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It is no secret that Elon Musk SpaceX’s Martian plans are bold. They go far beyond exploration. They are about the Red Planet’s colonisation. Here is the goal: 1 million humans to settle on Mars! Is Elon just being Elon? Time will tell. In any case, the recent contract between NASA and the private company is paving the way for the ambitious project. Indeed, SpaceX’s skyrocket Starship was selected to land the next generation of American astronauts on the Moon. That is full-scale testing towards Mars. And no time is being wasted. SpaceX is currently searching for its best landing site on the Red Planet. Let’s check out where this could be!


But before, we need to understand what qualifies as a suitable landing site. Three main factors must be considered: engineering constraints, resources on the site and scientific interest.

Engineering constraints on Mars

First, you need to land safely. To do so, you must reduce the speed of a 100-ton rocket that reaches Mars at 7.5 km per second to nearly zero. For that purpose, your best friend is the atmosphere. It operates like a brake. Unfortunately, it is pretty thin on Mars: on average, less than 1% of the Earth's value. However, it varies considerably whether you land at the top of Olympus Mons (+22 000 meters) or the bottom of Hellas Planitia (-10 000 meters). Looking at Mars, most of the Southern hemisphere is made of high plateaus, while the Northern hemisphere is a dry ocean bed. That makes the latter a better candidate. Indeed, the time to reach the ground is extended. Plus: the lower you go, the thicker the atmosphere is, and the stronger your brake gets! Terrain must also be taken into consideration. It should be as flat as possible and boulder-free.

So, you have landed. The Martian adventure starts now. To facilitate the building and sustainability of infrastructures, a “decent” climate is helpful. Temperatures should be as high as possible for Mars. Near the equator, they can go up to 20 degrees in the daytime, dropping "only" to -100 at night. Being close to the equator also makes solar panels more efficient for energy production. Talking weather, it is best to stay away from areas subject to strong winds. They can trigger dust storms that can damage the material. Though they have been observed everywhere on the planet, they tend to be more present near the edge of the ice caps.

Perseverance Rover captures gusts of dust in Jezero Crater

Viking 2 Lander in rocky Utopia Planitia witnesses frost

Resources needed to survive on Mars

The next big thing is resources, the number one being water! Indeed, you need to drink something! Beyond killing thirst, water's magical formula - H2O - solves much more. H stands for Hydrogen, which you can extract to produce energy. O stands for Oxygen, which you use to breathe...

In the form of ice, it appears that water can be found everywhere on Mars. However, its extent, accessibility, and extractability vary considerably. To simplify, traces can hardly be found digging into the soil near the equator, while a pure water ice cap covers the North Pole. So, settling too close to the equator is not an option! But who wants to live in a place where it is entirely dark half the year and where temperatures are described as hot when they reach -120 degrees? There needs to be a compromise! And there is! Large stocks of ice have likely been preserved under thin layers of debris at mid-latitudes. Where exactly? Deep down into craters, in ancient riverbeds, under the shade of mountains...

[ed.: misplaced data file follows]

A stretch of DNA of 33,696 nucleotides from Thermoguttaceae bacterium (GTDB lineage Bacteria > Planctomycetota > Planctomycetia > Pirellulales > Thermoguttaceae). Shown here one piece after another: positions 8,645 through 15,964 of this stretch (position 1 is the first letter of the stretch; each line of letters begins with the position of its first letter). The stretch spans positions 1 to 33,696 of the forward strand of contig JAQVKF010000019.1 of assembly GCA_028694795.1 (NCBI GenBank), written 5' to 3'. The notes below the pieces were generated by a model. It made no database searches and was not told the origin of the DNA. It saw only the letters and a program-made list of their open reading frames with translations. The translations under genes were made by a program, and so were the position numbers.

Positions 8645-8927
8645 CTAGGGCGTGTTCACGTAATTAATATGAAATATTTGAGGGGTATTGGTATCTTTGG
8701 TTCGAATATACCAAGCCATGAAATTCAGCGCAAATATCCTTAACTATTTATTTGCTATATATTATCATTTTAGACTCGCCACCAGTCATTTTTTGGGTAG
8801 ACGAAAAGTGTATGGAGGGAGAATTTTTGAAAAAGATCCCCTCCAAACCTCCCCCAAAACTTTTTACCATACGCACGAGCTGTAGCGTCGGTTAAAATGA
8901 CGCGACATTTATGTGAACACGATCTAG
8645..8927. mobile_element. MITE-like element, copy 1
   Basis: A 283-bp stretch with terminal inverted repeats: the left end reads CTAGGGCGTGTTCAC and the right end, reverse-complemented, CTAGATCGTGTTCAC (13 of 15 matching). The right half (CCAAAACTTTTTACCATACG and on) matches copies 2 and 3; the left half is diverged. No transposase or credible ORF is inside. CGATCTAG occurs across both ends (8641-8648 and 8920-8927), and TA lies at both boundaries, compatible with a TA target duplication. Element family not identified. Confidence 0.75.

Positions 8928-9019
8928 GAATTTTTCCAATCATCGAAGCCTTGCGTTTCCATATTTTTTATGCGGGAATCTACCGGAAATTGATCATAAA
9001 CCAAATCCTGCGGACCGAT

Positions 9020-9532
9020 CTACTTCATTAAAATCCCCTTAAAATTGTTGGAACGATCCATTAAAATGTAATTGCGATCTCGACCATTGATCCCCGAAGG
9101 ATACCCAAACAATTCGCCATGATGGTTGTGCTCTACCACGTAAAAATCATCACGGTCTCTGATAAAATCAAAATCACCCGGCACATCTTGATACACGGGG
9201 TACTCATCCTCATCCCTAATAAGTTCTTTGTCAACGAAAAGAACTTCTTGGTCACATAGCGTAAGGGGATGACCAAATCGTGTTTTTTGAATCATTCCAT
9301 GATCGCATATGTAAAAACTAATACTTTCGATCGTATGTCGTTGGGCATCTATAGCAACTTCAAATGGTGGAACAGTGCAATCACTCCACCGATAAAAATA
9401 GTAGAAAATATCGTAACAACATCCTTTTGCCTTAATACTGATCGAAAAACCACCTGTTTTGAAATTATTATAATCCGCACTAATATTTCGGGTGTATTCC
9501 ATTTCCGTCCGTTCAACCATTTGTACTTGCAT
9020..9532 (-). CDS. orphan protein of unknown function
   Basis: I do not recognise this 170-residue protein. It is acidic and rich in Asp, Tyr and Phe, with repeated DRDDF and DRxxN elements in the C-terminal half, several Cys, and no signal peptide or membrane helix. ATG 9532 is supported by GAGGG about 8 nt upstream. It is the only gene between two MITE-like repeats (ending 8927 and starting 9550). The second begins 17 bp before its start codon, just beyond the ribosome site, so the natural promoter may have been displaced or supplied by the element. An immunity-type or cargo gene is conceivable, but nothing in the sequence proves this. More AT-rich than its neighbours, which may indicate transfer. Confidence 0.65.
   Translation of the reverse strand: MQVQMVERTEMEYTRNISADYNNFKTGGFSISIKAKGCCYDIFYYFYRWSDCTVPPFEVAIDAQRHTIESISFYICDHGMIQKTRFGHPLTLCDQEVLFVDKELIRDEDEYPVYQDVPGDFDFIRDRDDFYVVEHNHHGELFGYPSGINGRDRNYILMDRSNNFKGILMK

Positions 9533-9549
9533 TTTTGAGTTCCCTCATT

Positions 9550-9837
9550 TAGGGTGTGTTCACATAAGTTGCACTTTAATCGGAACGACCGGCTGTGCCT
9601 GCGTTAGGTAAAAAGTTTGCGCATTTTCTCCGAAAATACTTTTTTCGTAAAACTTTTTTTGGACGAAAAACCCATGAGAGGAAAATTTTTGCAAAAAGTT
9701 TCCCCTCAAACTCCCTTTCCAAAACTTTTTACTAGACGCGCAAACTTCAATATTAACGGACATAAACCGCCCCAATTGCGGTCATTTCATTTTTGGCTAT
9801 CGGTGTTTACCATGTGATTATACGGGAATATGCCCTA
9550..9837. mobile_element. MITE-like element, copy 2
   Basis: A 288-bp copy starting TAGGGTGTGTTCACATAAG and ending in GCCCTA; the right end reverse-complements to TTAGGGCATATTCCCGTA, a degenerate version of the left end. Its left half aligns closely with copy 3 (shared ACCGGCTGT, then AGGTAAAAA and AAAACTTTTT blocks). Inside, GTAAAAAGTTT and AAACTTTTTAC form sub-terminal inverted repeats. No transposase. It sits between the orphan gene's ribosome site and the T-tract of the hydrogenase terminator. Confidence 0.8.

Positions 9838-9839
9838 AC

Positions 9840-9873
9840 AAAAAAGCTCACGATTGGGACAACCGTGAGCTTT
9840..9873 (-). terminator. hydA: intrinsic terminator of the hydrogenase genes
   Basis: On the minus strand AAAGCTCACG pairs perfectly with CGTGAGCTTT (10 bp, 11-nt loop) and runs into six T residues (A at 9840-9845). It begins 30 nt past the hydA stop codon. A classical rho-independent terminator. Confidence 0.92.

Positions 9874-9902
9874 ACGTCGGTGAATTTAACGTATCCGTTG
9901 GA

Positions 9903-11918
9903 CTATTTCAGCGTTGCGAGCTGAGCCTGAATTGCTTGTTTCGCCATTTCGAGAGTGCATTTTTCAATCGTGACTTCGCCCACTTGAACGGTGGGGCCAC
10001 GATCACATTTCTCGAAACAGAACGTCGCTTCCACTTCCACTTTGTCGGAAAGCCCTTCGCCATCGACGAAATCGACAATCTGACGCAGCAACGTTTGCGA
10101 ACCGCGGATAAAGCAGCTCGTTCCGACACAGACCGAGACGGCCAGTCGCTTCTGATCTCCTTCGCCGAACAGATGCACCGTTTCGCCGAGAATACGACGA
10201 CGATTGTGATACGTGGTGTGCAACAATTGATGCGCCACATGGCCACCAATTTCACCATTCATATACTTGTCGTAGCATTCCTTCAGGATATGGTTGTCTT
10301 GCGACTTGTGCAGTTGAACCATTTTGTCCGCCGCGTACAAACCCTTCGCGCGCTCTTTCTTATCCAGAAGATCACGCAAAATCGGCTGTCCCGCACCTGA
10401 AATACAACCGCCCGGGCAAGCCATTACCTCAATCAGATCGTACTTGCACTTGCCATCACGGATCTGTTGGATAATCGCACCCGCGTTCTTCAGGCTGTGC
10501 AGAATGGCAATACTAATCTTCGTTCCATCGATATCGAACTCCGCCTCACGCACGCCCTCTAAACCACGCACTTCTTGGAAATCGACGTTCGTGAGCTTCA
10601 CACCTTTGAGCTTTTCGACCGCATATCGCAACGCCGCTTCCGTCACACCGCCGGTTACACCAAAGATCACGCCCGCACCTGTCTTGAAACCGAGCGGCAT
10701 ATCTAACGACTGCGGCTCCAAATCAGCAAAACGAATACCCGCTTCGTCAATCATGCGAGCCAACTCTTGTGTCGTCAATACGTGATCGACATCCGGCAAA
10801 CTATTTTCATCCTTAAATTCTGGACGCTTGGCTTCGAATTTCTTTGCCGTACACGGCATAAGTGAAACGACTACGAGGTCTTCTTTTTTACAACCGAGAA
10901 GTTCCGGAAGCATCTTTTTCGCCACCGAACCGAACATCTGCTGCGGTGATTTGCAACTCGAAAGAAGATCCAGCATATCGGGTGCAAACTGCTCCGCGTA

Ice-rich lineated valley fill, lobate debris aprons, concentric crater fill and glacier-like forms

Mars Scientific Interests

The scientific interests could also be taken into consideration but it all depends on what you want to study. In the case of SpaceX, the main objective is human survival on Mars. So, anywhere will do as long as the first two factors are well considered.

A city on Mars - SpaceX

Which landing site for SpaceX on Mars?

To establish its target, SpaceX has collaborated with NASA's Jet Propulsion Laboratory and the HiRISE camera team of the University of Arizona. Deuteronilus Mensae, Phlegra Montes, Erebus Montes, Utopia Planitia, Arcadia Planitia and Amazonis Planitia, all within 40 degrees north of the equator, were shortlisted and studied in detail. Many interesting landing sites were found East of Erebus Montes and in Arcadia Planitia. However, the recent investigation of resources at Phlegra Montes, led by the Colorado Schools of Mines, suggests that SpaceX is eying towards this region. Stretching from around Elysium Mons to Stokes Crater, Phlegra Montes is a beautiful territory that may have looked like the Japanese archipelago… long time ago!

Studied potential landing sites for SpaceX on Mars

Though no particular site has been selected yet, there is a good chance that those mentioned above will be subject to in-depth exploration. To do so, rovers with drilling capacities will be sent to the promising sites to assess resources first-hand.


Considered locations for future SpaceX landing on Mars


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